4. "Corpus Earthling": This is the most haunting and brilliant episode of THE OUTER LIMITS, and thus it is one of the finest pieces of film I've ever seen. Robert Culp (a truly brilliant and dynamic actor in his three OUTER LIMITS appearances) and Salome Jens (an utterly haunting presence) are a scientific couple desperately hiding out in a little rented shack in the New Mexico desert. It's only a matter of time until they are found by the "rock" aliens, now controlling scientist Barry Atwater (another haunting presence). This inspriredly spare episode and its somber atmosphere beautifully evoke the existential sadness of being hopelessly on the run and the in the middle of nowhere, with someone you love and want to protect. Inevitably, the events of the episode play themselves out tragically, and the piece ends on a shot of real desolation, as the protagonist, his running over, leaves the desert hut, with foreground smoke rising feebly from the remains of a now-abandoned magical, protective circle constructed by the couple's Mexican landlord. A landscape of the mind.

5. MIRACLE MILE: A very uneven little second film by director Steve DeJarnatt. I love it for its opening thirty minutes (a man finally meets the girl of his dreams at, where else, the La Brea Tar Pits, on the day the world ends: the meeting and courtship are depicted with just the right sense of discovery, intoxication, and John Agar) and for its final minute or two. The nuclear panic section in between is too arch, but the closing shots redeem the film. Without revealing too much, let me say that these shots are so strong, they make the film much more unforgettable and necessary than it has to be.

6. HALLOWEEN: The ending of Carpenter's orange-and-black movie is the mother of all "he's not dead yet!" groaners, but the first time was a charm, and the final shots are so poetic and exciting, with the cutting from one lovely nocturnal shot of the now-empty suburban landscape to another, energized by Carpenter's sinister, rhythmic score at its most delirious, that you leave the theater feeling full of life and Halloween-ish magic and danger.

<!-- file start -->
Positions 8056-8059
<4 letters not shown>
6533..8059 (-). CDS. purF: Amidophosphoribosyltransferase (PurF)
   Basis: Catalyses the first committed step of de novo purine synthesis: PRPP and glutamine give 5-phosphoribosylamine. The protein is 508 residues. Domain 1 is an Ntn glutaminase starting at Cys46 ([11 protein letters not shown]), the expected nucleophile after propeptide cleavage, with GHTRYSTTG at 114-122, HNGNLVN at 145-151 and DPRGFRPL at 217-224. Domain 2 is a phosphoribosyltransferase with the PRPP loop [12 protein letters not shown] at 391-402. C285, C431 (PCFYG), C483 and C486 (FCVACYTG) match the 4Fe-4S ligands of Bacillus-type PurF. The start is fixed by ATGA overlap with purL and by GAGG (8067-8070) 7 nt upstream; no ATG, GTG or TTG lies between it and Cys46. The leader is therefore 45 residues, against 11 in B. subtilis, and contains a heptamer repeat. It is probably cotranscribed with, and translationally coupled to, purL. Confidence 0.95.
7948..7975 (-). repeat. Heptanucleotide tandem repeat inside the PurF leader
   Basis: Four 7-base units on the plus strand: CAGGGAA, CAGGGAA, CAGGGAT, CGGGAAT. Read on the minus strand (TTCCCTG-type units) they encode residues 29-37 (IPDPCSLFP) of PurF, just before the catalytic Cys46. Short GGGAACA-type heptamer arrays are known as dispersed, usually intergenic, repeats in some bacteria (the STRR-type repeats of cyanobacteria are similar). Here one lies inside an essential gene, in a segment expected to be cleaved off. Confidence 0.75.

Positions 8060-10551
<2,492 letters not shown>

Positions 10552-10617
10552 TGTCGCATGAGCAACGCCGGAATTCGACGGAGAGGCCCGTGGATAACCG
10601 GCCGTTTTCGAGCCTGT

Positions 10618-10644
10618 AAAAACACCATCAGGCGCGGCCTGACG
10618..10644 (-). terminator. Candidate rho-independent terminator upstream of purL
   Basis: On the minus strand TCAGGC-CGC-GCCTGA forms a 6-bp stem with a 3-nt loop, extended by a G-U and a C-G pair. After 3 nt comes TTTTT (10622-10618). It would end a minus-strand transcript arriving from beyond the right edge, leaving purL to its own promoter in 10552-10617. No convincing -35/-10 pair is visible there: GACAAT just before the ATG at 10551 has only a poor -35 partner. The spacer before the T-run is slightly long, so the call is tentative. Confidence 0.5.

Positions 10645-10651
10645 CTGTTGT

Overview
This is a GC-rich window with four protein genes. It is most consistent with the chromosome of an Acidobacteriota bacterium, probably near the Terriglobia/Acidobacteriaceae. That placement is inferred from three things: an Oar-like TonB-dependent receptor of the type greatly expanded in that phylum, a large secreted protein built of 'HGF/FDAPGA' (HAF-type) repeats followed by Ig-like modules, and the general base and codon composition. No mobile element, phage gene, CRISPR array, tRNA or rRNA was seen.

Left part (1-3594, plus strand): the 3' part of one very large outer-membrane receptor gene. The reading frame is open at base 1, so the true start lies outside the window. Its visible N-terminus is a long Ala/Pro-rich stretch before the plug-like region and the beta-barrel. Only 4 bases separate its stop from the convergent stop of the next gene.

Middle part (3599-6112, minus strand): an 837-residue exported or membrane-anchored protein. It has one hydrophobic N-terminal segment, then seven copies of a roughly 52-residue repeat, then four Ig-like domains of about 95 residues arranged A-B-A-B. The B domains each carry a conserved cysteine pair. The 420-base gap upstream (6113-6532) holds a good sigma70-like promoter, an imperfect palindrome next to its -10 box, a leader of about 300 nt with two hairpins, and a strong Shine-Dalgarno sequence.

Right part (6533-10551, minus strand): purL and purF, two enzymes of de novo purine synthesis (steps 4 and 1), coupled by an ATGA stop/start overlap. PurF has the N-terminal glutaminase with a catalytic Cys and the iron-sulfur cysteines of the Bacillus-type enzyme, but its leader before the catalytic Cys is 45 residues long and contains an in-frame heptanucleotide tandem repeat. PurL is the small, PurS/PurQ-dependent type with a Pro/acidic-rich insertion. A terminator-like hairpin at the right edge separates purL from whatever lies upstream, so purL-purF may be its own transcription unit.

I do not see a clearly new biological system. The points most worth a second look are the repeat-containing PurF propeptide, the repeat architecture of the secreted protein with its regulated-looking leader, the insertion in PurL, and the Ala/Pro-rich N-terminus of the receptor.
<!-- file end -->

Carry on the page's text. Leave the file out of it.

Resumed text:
7. THE ELEPHANT MAN: Despite its melodramatics, this film remains David Lynch's most accessible work and one of his three best, along with ERASERHEAD and BLUE VELVET. Neither its exquisite style nor its ability to move the viewer lose their impact with repeated viewings. The ending in particular retains its strength. While preparing for bed after an unparalleled evening of complete happiness at the theater, David Merrick removes the mass of pillows at the head of his bed against which he must sleep "sitting up." Perhaps he is thinking that, after a night of so much warm acceptance, he can now sleep reclining like everyone else. Perhaps he knows very well, as we do, that to sleep in this way will kill him. (I think not.) As he lies back, the camera begins a Lynchian journey into the cathedral model nest to the bed and then advances into a dark, starscape realm. As the stars begin to move toward the camera, the idealized face of Merrick's mother appears over the stars and intones in a soothing voice, "The wind flows...the sea flows...the cloud fleets...the heart beats. Nothing ever dies. No, nothing ever dies." Here we are quite possibly inside the mind of someone dying a peaceful death. It is the finest of several times in this film when Lynch effectively, carefully advances his most linear narrative with moments of inspired abstraction.

--guest commentary by david walker